Subject to the correction of theologians on the thread: It strikes me that the importance of national bishops conferences is not that they provide a more authoritative voice than individual bishops, but that they serve to provide guidance on issues (especially issues relating to local conditions within the Church) which for whatever reason one might not get from one’s local bishop. Thus, if one’s own bishop was not inclined or able to speak on a particular topic, one would know it was appropriate to consult any guidance put out by the national bishops conference on the issue — rather than getting into picking and choosing between other individual bishops within the region.

  • Fortunately, some of us are blessed to live in a diocese where the Bishop is truly Catholic – I’m in the Harrisburg Diocese, where Bishop Rhoades is a stalwart defender of LIFE.

    The PA Bishops state thusly:

    “We wish to reiterate that the intentional destruction of innocent human life, as in abortion and euthanasia, is not just one issue among many.”

    I’m sure there are some bishops out there who wouldn’t be caught dead issuing such a statement. They, and their supporters like MM and VN and Catholic Democrats would rather we just looked at LIFE as another “issue”.
    This is why people groan sometimes at what emanates from the USCCB, because so often what they issue just seems to fog up the mirror.

  • First off, the numbers are even starker than my “guesstimate”: 291 bishops voted for the document, and 4 voted against. That seems to be a pretty firm indication that the vast majority of the American episcopate support the document. And you are not paying due heed to Michael Iafrate’s debunking of Deal Hudson’s claim (by the way, if you think I am partisan, and so not to be trusted, then how do you categorize Hudson?)

    Second, yes I support Obama, just like most of the “usual suspects” at this site seem to support McCain, some eagerly, some reluctantly. I think you are profoundly wrong, and you return the feelings. And that’s fine. The Faithful Citizenship document, with is emphasis on prudence, can accomodate both sets of arguments. It was issued precisely because arguments in previous years had failed to make the necessary distinctions between formal and material cooperation in evil. It is not stricly a “voting guide” but a framework for making moral judgments pertaining to peforming one’s duties in the public sphere.

    Third, my particular problem with the Farrell-Vann letter was that they appealed to Faithful Citizenship, but then distorted some of its analysis.

  • Two more points: the Faithful Citizenship document is not new. It is a summary of orthodox moral theology on this subject. It is a description of the underlying principles involved. As such, it is faithful to the magisterium and thus owed religious submission.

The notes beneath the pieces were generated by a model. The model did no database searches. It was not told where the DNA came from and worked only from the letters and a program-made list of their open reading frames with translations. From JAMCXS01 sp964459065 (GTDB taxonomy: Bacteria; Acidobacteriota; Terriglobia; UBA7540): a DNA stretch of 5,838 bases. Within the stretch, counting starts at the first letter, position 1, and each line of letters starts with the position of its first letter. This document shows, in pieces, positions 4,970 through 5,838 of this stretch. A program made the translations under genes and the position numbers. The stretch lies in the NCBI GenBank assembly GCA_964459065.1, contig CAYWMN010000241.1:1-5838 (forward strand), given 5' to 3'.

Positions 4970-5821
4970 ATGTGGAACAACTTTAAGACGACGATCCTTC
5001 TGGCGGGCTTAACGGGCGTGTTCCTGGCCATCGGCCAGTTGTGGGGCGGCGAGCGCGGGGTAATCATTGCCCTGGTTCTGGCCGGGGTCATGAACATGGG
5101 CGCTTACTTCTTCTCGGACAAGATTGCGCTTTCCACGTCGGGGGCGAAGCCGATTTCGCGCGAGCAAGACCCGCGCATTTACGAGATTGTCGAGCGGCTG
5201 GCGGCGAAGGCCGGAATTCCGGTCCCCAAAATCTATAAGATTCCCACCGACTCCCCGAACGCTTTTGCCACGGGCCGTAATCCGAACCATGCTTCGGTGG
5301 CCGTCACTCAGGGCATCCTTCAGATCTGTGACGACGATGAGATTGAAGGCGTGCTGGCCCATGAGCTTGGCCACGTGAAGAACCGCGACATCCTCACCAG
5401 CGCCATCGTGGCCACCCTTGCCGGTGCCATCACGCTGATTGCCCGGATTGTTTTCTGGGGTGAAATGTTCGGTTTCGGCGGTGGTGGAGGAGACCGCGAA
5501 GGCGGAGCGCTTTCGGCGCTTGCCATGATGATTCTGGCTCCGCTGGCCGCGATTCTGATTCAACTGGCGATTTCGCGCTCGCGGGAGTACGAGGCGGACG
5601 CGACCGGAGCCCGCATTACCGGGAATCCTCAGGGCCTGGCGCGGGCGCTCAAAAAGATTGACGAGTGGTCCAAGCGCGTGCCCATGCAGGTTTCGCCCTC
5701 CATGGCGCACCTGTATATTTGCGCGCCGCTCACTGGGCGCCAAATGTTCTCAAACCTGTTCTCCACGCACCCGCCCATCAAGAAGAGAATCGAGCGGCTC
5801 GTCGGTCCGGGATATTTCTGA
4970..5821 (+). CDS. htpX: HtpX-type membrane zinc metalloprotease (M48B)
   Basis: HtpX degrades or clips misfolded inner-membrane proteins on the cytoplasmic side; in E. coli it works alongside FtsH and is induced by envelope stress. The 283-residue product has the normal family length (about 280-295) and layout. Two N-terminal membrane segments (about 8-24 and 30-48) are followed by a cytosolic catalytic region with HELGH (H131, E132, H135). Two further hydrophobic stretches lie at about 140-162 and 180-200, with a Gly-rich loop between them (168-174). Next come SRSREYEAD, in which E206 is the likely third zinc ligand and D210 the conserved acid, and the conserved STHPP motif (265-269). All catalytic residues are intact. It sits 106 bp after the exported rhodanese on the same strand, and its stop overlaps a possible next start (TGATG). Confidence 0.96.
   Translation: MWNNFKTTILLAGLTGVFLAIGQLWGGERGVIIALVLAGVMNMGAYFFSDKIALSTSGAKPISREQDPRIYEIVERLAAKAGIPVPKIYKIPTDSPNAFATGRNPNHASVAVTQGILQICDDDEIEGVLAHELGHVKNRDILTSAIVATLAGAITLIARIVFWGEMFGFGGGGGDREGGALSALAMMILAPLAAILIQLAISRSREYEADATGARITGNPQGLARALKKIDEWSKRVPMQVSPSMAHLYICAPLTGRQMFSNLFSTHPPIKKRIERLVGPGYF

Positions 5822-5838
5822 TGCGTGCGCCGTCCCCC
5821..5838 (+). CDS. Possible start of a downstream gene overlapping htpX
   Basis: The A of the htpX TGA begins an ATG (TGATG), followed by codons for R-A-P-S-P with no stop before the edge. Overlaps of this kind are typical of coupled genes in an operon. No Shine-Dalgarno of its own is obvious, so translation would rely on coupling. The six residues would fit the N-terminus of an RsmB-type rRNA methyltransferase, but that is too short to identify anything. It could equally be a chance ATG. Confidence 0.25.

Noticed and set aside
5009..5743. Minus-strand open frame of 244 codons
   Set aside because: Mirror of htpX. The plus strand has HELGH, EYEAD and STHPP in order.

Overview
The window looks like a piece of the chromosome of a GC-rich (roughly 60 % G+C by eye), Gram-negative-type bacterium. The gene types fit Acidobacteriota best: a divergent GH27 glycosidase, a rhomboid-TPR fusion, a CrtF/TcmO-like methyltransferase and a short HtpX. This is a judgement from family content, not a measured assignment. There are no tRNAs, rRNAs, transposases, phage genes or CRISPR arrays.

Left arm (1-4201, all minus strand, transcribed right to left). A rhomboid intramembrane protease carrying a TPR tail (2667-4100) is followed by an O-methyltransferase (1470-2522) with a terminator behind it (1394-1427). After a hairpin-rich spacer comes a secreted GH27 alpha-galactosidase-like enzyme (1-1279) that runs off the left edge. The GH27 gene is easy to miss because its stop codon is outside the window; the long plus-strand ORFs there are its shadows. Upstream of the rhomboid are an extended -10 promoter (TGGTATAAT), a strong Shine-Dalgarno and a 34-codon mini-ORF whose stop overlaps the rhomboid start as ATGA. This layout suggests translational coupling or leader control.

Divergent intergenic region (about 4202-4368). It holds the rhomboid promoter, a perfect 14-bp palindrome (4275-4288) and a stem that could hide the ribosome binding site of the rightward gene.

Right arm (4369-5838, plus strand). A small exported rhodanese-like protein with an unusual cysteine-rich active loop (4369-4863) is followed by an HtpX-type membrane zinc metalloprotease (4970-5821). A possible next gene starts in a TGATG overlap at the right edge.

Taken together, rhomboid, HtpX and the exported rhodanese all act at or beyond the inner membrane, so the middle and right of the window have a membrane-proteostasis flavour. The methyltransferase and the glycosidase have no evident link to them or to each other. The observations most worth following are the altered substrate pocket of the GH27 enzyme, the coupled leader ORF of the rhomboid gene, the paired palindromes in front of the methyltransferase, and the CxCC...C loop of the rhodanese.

“What a shame that they so refuse to be taught by our bishops.” How ironic coming from a guy who has a habit of denouncing bishops for being pro-abortion.

  • MM,

    Thanks for dropping by. A couple things:

    -You’ll get no argument from me that Faithful Citizenship is a valid document, widely supported by the bishops, which is worthy of respect. Indeed, not only did I not dispute that — but contrary to your reading Deal Hudson didn’t either. To my knowledge, no one involved in this post or the ones linked to by it is claiming that Faithful Citizenship is a bad document that bishops are or should be repudiating. But I do think that some groups are attempting (inaccurately) to claim that Faithful Citizenship conclusively backs up their own political judgment. And I think a number of the bishops are rightly frustrated by this.

    -I don’t think that you shouldn’t be trusted because you’re partisan. Not really sure where you got that impression. But I do think that nearly all of your political opinions are wrong (some of them dangerously so) and since you mostly write about politics that’s why we don’t see eye to eye very often. However, there’s certainly nothing inherently untrustworthy about being politically opinionated.

    -If you think you showed that Bishop Farrell and Bishop Vann distorted Faithful Citizenship’s analysis — it seems to me that can only because your understanding of Faithful Citizenship is too tinged by your opinions.

    -I have never heard Paul denounce a bishop as being pro-abortion.

  • So, to be concrete: if Bishop N. issued a statement of the same type and level of teaching as FC, FC itself would bear no greater authority in his diocese than does his own statement.

    Agreed?

    Yes, of course. The important question here, though, is whether that is taking place with regard to FC and its “clarifications.”